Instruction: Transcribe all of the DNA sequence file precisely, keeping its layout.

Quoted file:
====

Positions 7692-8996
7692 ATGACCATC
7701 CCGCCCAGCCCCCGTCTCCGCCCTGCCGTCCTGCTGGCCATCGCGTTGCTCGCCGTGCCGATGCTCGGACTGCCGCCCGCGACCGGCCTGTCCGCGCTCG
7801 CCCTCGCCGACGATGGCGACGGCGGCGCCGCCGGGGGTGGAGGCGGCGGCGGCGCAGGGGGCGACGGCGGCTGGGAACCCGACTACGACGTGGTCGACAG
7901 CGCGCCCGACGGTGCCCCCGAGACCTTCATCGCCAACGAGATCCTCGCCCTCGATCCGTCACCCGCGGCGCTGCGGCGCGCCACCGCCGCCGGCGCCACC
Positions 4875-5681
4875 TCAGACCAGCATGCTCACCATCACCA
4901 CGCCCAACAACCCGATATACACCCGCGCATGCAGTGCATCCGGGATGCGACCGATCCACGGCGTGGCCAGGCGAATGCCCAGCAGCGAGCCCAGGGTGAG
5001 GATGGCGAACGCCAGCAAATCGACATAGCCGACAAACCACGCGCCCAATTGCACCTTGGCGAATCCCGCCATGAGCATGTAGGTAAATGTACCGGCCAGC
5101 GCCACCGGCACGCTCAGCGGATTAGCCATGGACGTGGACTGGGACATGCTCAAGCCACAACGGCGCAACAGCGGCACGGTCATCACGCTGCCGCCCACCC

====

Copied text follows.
Positions 7692-8996
7692 ATGACCATC
7701 CCGCCCAGCCCCCGTCTCCGCCCTGCCGTCCTGCTGGCCATCGCGTTGCTCGCCGTGCCGATGCTCGGACTGCCGCCCGCGACCGGCCTGTCCGCGCTCG
7801 CCCTCGCCGACGATGGCGACGGCGGCGCCGCCGGGGGTGGAGGCGGCGGCGGCGCAGGGGGCGACGGCGGCTGGGAACCCGACTACGACGTGGTCGACAG
7901 CGCGCCCGACGGTGCCCCCGAGACCTTCATCGCCAACGAGATCCTCGCCCTCGATCCGTCACCCGCGGCGCTGCGGCGCGCCACCGCCGCCGGCGCCACC
Positions 4875-5681
4875 TCAGACCAGCATGCTCACCATCACCA
4901 CGCCCAACAACCCGATATACACCCGCGCATGCAGTGCATCCGGGATGCGACCGATCCACGGCGTGGCCAGGCGAATGCCCAGCAGCGAGCCCAGGGTGAG
5001 GATGGCGAACGCCAGCAAATCGACATAGCCGACAAACCACGCGCCCAATTGCACCTTGGCGAATCCCGCCATGAGCATGTAGGTAAATGTACCGGCCAGC
5101 GCCACCGGCACGCTCAGCGGATTAGCCATGGACGTGGACTGGGACATGCTCAAGCCACAACGGCGCAACAGCGGCACGGTCATCACGCTGCCGCCCACCC